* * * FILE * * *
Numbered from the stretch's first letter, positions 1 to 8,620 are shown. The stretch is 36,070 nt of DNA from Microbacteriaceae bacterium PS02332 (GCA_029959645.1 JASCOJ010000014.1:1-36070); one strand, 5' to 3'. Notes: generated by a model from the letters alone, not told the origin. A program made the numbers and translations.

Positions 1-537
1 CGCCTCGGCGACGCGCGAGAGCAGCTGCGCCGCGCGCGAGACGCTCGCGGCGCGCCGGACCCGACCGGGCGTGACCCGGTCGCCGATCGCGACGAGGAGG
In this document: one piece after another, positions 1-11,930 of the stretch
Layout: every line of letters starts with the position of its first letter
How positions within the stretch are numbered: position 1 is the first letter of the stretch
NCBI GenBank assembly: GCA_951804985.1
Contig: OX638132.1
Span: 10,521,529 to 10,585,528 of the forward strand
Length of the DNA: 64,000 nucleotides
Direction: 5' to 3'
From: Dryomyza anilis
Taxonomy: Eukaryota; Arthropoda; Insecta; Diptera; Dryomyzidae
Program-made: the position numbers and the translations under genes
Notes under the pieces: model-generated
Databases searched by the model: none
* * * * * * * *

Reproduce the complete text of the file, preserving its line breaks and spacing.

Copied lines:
Numbered from the stretch's first letter, positions 1 to 8,620 are shown. The stretch is 36,070 nt of DNA from Microbacteriaceae bacterium PS02332 (GCA_029959645.1 JASCOJ010000014.1:1-36070); one strand, 5' to 3'. Notes: generated by a model from the letters alone, not told the origin. A program made the numbers and translations.

Positions 1-537
1 CGCCTCGGCGACGCGCGAGAGCAGCTGCGCCGCGCGCGAGACGCTCGCGGCGCGCCGGACCCGACCGGGCGTGACCCGGTCGCCGATCGCGACGAGGAGG
In this document: one piece after another, positions 1-11,930 of the stretch
Layout: every line of letters starts with the position of its first letter
How positions within the stretch are numbered: position 1 is the first letter of the stretch
NCBI GenBank assembly: GCA_951804985.1
Contig: OX638132.1
Span: 10,521,529 to 10,585,528 of the forward strand
Length of the DNA: 64,000 nucleotides
Direction: 5' to 3'
From: Dryomyza anilis
Taxonomy: Eukaryota; Arthropoda; Insecta; Diptera; Dryomyzidae
Program-made: the position numbers and the translations under genes
Notes under the pieces: model-generated
Databases searched by the model: none